1 Louisa's voice was the first distinguished.
2 "No," replied Anne, in a low, feeling voice.
3 In general, his voice and manner were studiously calm.
4 When he talked, she heard the same voice, and discerned the same mind.
5 You sink your voice, but I can distinguish the tones of that voice when they would be lost on others.
6 And so then, I suppose," said Mrs Musgrove, in a low voice, as if thinking aloud, "so then he went away to the Laconia, and there he met with our poor boy.
7 Mrs Musgrove was giving Mrs Croft the history of her eldest daughter's engagement, and just in that inconvenient tone of voice which was perfectly audible while it pretended to be a whisper.
8 Her eye half met Captain Wentworth's, a bow, a curtsey passed; she heard his voice; he talked to Mary, said all that was right, said something to the Miss Musgroves, enough to mark an easy footing; the room seemed full, full of persons and voices, but a few minutes ended it.
9 Her eye half met Captain Wentworth's, a bow, a curtsey passed; she heard his voice; he talked to Mary, said all that was right, said something to the Miss Musgroves, enough to mark an easy footing; the room seemed full, full of persons and voices, but a few minutes ended it.
10 Charles and Mary also came in, of course, during their visit, and Mr Musgrove made a point of paying his respects to Lady Russell, and sat down close to her for ten minutes, talking with a very raised voice, but from the clamour of the children on his knees, generally in vain.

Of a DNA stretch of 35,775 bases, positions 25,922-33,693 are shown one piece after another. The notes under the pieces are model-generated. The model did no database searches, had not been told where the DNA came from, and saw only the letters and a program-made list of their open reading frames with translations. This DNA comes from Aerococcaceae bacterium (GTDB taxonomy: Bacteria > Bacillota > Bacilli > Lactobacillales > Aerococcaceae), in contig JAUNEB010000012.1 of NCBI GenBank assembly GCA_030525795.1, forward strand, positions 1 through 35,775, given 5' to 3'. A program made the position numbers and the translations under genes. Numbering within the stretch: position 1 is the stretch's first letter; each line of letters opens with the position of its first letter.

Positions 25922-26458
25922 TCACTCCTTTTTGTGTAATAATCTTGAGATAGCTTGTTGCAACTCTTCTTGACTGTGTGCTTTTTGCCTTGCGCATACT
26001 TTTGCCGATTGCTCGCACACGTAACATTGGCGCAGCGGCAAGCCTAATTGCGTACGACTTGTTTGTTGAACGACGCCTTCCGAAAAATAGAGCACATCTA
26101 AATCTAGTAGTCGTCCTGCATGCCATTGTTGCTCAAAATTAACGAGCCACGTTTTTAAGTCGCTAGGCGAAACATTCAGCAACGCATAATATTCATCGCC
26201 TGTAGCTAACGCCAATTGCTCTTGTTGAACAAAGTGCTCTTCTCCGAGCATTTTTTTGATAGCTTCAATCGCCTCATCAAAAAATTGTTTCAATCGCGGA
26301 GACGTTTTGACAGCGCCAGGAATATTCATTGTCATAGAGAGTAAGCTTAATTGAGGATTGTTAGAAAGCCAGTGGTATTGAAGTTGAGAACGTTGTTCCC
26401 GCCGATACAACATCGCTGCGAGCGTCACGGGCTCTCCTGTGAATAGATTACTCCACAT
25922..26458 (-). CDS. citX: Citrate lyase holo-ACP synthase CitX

11 She played a great deal better than either of the Miss Musgroves, but having no voice, no knowledge of the harp, and no fond parents, to sit by and fancy themselves delighted, her performance was little thought of, only out of civility, or to refresh the others, as she was well aware.
12 He had spent his whole solitary evening in the room adjoining theirs; had heard voices, mirth continually; thought they must be a most delightful set of people, longed to be with them, but certainly without the smallest suspicion of his possessing the shadow of a right to introduce himself.
13 She had a strong impression of his having said, in a vext tone of voice, after Captain Wentworth's interference, "You ought to have minded me, Walter; I told you not to teaze your aunt;" and could comprehend his regretting that Captain Wentworth should do what he ought to have done himself.